Goodbye, Columbus and Five Short Stories
How often do I think of the passing of time in this way, as Roth describes it in this poignant, wistful and utterly beautiful book. "Goodbye, Columbus" alrea...more
A coming-of-age story about a summer romance, it plumbs tensions from class, generational, religious, and educational differences, and it does so in a way that is instinctive and visceral. While not the most self-aware, sensitive, or rational, the story’s characters—Neil Klugman, a twenty-three year-old man fro...more
I took my tattered paperback copy of Goodbye, Columbus by Philip Roth on a recent bus trip because I knew it was small enough to fit in my back pocket as I walked around Washington, DC. I was late and I wanted something to read, and Goodbye was close at hand.
This is why I keep a needlessly large library on hand; these emergencies arise from time to time, and if I only kept the most literate books or my favorite bo...more
Many of the other stories in this collection are similar in this way. The people in the stories themselves aren't significant or even sometimes, likable, but they a...more
Both the way this novella ended and its short duration were as devastating as a break-up. As for the five short stories that follow, wh...more
When reading a novella, especially an acclaimed novella, most people, and every soul in planet earth is at least mildly skeptic, might doubt the book's recognition. 100 pages or so isn't usually "enough" for people to consider a work of adult fiction serious.
Mi son tolto la curiosità di leggere il primo libro scritto da Philip Roth e devo dire che, nonostante i commenti a fondo libro molto positivi, dai quali pare che nell’autore del romanzetto (140 pagine) già si prefiguri colui che diventerà uno dei più grandi scrittori del novecento, in realtà bisogna compiere un bello sforzo di immaginazione per collegare questo Philip Roth ventiseienne all’autore di Pastorale americana, di Patrimonio, di Everyman e tanti altri (non includo P...more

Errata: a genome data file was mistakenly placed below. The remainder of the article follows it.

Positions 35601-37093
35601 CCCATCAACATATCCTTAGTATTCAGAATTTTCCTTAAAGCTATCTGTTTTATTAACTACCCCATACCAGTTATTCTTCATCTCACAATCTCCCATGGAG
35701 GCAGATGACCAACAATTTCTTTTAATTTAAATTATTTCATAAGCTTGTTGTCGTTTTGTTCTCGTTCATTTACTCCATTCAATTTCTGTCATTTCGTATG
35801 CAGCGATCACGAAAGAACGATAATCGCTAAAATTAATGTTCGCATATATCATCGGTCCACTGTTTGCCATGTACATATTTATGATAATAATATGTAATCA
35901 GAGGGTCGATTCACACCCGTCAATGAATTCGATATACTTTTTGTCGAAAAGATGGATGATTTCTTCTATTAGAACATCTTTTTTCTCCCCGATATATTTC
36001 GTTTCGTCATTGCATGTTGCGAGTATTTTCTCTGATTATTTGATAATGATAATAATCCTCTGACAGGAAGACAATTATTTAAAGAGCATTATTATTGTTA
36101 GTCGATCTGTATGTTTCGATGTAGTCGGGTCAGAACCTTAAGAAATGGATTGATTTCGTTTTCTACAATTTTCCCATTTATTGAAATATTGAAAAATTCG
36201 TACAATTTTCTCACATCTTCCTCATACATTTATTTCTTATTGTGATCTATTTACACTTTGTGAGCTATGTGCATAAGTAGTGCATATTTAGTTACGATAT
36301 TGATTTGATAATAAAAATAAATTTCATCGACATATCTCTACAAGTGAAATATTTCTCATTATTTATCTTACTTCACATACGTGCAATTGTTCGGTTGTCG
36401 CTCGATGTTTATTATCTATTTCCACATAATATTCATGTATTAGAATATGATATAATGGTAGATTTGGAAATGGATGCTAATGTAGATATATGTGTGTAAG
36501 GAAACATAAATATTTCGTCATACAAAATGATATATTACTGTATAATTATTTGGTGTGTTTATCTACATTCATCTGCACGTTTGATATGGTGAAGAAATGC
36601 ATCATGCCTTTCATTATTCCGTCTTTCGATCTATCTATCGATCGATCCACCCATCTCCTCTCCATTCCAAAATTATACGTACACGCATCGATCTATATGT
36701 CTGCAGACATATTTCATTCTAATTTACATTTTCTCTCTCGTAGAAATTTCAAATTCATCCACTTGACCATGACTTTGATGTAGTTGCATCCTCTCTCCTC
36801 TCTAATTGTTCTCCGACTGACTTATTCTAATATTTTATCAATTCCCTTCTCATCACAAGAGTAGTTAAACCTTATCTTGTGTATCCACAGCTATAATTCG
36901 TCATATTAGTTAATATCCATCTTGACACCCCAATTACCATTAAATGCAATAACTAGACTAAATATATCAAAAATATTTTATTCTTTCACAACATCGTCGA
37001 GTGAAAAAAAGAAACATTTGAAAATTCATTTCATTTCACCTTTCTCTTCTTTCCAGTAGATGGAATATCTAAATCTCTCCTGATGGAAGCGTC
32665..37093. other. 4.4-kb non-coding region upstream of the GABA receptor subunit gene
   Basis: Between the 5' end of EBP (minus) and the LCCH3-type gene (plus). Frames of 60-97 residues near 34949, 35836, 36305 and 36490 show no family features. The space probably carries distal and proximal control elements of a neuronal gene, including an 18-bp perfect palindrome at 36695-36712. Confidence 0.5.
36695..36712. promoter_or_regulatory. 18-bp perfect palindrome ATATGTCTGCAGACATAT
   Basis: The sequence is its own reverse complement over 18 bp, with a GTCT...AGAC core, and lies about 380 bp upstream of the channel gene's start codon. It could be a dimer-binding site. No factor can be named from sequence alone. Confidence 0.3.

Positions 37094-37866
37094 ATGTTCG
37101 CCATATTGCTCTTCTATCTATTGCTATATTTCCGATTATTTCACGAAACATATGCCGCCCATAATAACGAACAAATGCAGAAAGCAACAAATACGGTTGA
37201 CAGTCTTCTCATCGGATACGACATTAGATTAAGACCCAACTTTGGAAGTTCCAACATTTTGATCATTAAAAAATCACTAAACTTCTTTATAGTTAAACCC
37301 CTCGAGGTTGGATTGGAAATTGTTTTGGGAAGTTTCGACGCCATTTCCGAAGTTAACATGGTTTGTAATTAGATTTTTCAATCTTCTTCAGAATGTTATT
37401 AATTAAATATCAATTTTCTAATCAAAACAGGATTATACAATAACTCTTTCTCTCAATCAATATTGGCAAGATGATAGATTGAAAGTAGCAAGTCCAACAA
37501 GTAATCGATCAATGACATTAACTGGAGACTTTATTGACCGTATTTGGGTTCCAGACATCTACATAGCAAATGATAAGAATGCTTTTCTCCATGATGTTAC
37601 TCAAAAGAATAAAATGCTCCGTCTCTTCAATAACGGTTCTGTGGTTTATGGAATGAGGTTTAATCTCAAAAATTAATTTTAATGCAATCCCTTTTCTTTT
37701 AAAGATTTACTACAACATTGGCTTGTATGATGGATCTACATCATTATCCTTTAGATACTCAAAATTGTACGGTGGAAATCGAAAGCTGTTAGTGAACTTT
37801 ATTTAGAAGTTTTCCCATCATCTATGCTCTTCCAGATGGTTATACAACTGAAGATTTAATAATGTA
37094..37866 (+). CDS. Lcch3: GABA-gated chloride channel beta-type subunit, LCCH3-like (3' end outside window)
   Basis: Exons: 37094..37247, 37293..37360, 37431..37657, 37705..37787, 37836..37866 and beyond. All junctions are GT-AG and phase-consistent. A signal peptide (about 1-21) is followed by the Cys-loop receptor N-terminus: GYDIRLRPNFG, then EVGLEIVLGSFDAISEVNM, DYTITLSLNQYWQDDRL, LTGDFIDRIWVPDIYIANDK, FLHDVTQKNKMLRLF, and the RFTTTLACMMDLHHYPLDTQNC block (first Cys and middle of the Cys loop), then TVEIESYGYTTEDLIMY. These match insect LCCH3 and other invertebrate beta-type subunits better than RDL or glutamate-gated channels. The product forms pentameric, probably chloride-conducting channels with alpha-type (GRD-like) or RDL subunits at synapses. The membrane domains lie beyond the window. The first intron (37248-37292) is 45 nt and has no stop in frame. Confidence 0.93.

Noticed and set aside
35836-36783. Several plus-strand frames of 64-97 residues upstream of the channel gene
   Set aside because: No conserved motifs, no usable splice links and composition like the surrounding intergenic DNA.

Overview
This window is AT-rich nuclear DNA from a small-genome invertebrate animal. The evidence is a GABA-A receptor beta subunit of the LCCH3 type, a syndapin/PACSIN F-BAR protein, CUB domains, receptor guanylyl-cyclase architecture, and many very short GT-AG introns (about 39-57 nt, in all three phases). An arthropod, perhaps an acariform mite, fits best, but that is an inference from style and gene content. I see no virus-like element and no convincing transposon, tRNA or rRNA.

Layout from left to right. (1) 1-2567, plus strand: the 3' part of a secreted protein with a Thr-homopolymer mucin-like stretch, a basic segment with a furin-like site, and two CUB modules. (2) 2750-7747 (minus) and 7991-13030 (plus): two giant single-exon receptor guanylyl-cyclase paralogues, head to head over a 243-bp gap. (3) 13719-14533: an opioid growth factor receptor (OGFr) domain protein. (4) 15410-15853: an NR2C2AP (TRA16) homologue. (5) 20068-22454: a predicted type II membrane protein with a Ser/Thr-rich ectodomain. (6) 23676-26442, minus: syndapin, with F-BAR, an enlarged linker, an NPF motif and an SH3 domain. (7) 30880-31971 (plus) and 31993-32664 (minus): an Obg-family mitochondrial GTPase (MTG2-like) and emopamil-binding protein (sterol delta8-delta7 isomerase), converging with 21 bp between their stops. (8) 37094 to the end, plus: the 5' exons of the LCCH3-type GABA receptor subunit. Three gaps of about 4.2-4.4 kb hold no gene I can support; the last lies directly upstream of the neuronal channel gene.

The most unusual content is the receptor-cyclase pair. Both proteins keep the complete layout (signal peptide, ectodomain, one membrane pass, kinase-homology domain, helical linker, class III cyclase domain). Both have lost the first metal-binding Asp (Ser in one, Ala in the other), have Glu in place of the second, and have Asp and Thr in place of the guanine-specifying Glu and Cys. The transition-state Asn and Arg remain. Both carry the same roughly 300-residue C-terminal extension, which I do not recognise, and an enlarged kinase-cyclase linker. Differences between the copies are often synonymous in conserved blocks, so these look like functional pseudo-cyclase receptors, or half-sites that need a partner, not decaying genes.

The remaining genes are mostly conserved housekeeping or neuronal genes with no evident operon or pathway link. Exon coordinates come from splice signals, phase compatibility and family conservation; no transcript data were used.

Goodbye, Columbus conta-nos...more
Professor Bruce Thompson
7 June 2011
Philip Roth’s debut novel, Goodbye, Columbus, is in part a window into secular Jewish life in the fifties era. Twenty-three year-old Neil juggles life and love while tolerating Jewish woes from the immortal (clinging, over-bearing mother figure) to the unique time period, which pits reactionary developments against the first hesitant stirrings of the sexual revolution to come.
Goodbye, Columbus follows Neil’s first love affair, a b...more
Goodbye, Columbus, the title story, is deceptively simple. A boy from side of town meets a girl from another - we all know this story, and we all know how i...more
I couldn't decide whether this book was supposed to be funny. Nobody dies in it, which is an indication that it is, though none of the stories turn out well for the characters, but that's an indication of nothing. Happy endings seem to only exist in autobiographies and genre fiction.
Goodbye To Columbus
Very much worth reading if only for the dialogue and the realistically-behaving characters. I loved how uncompromising every character was, and how the characters' interactions changed depending on
anyway I didn't mean to read this—I have very many books of my own I have yet to read—but I was inspecting one of my parents' bookcases to settle something regarding john cheever and after that I was pulling some books in and out of shelves as I am wont to do and this was one...more
"Eli, The Fanatic" was the last short story in the collection, which...more
“The band was upending its last truckload of nostalgia” (75).
“…I brought up a cheery look from some fraudulent auricle of my heart” (78).
“He’d lost most of his consonants by this time and was doing the best he could with long, wet vowels” (79).
“It was a gusty, clouded November afternoon and it did not seem as though there ever was or could be a thing called baseball” (104)....more
Roth è uno dei più grandi scrittori che abbia mai avuto la fortuna di leggere e questo libro ne è la dimostrazione chiara e palese.
"Goodbye, Columbus" è la storia di Neil, che vive in un quartiere povero di Newmark e di Brenda che vive nel sobborgo lussuoso di Short Hills. Le loro vite, così diverse, per estrazione sociale e modo di essere si incontreranno e s...more